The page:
Ryder Hesjedal, sixth overall, still riding high at the Tour de France
After finishing stage 8 Sunday atop the difficult climb to Avoriaz, Ryder Hesjedal was pleased with his performance, placing 14th on the day and slotting into sixth place overall, 1:11 behind new race leader Cadel Evans, and only 10 seconds down on defending champion Alberto Contador.
It was Hesjedal’s best-ever ride on a mountain stage at the Tour, and it firmly establishes him as leader of Garmin-Transitions following the withdrawal of Christian Vande Velde with a broken collarbone last Monday.
Asked about his fight for a high GC position, Hesjedal said, “It was hard, really hard. The first big climb, the pace was really hard, and the selection was already small, but I felt pretty good. You know, once I made it up that climb I really focused on the last one.”
“I felt pretty good, but halfway up I just had to settle into my own rhythm, and I think that was good as I only lost a minute and a bit. As much as I wanted to stay with the Contador group, I knew my limits.”
Commenting on the stage, Garmin team director Matt White said, “It’s safe to say that Ryder has done some of the rides of his life here, and today was no exception.”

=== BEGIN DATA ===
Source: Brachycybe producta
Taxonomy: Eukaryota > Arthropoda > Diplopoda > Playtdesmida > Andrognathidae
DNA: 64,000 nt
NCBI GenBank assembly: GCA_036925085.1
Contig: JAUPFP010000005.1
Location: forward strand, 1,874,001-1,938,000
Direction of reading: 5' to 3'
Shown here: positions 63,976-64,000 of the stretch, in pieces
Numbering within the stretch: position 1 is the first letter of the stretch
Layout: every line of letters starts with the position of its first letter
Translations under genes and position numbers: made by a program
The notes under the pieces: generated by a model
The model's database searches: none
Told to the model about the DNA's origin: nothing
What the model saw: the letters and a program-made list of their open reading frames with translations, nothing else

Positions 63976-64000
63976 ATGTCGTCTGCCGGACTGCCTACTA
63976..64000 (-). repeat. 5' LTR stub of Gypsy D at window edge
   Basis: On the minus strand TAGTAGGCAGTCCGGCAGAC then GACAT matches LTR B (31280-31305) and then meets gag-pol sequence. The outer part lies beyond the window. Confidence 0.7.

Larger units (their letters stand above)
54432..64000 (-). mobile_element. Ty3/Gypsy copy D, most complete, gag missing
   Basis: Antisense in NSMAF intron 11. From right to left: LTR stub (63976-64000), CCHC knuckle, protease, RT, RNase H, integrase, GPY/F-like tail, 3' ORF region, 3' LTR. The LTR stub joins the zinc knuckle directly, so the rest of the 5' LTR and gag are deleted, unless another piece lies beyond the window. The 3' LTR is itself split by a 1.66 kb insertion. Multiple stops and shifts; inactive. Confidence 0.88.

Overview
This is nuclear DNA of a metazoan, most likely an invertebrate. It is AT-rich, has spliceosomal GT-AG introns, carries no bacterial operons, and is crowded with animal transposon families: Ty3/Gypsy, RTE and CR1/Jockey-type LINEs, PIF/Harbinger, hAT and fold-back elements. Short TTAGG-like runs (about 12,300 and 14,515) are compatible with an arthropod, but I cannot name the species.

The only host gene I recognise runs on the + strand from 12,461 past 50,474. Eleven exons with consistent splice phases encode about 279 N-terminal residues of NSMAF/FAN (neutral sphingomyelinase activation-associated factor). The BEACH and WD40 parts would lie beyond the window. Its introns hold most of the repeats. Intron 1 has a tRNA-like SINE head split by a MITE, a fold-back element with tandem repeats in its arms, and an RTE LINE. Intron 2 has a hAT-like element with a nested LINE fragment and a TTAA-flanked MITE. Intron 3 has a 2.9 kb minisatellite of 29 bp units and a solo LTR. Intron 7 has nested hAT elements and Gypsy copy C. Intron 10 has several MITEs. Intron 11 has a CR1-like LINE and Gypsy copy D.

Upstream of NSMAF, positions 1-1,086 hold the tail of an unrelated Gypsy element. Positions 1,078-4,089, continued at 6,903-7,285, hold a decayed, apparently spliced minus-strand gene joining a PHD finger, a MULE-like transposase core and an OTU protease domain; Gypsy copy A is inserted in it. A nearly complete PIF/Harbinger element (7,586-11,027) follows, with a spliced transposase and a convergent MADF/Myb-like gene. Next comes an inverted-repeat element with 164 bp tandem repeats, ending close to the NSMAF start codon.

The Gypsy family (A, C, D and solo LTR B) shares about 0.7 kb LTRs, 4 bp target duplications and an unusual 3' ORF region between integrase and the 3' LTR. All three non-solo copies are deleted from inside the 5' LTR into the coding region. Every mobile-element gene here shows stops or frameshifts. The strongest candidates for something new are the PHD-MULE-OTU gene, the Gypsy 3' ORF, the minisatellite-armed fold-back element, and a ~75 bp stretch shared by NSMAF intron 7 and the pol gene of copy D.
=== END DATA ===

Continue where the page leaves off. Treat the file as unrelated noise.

Complementing his teammates, Hesjedal told VeloNews, “Everyone was great. That climb (the Ramaz) was really hard. I was the only one that made it over, but everyone kept me in good position before that climb, and Johan (Van Summeren) was there for a while … It was really hard and there were not too many guys with teammates up there.”
Asked about the moment Lance Armstrong fell off the pace midway up the Col de la Ramaz, Hesjedal said, “Unfortunately for him that was a really bad moment and I saw him blow. It was a surprise, especially as I was one of the guys doing the dropping, but that was enough motivation to get me through that last part. He crashed today, obviously. It was a tough day.”
While many others were suffering on another day of 90-degree temperatures Hesjedal was not overly affected, partly because he does his pre-season training in Hawaii. “I don’t really feel the heat, “ he said. “I think that it’s one thing that’s obviously working for me. I normally do well in this heat, so it doesn’t affect me too badly.”
White later said, “Losing Christian was obviously a negative for the team, but it provided Ryder with an opportunity to step up into a GC role — and he’s done it. I’m really proud of what he’s accomplished here already and, for now, we’ll keep taking it day by day.”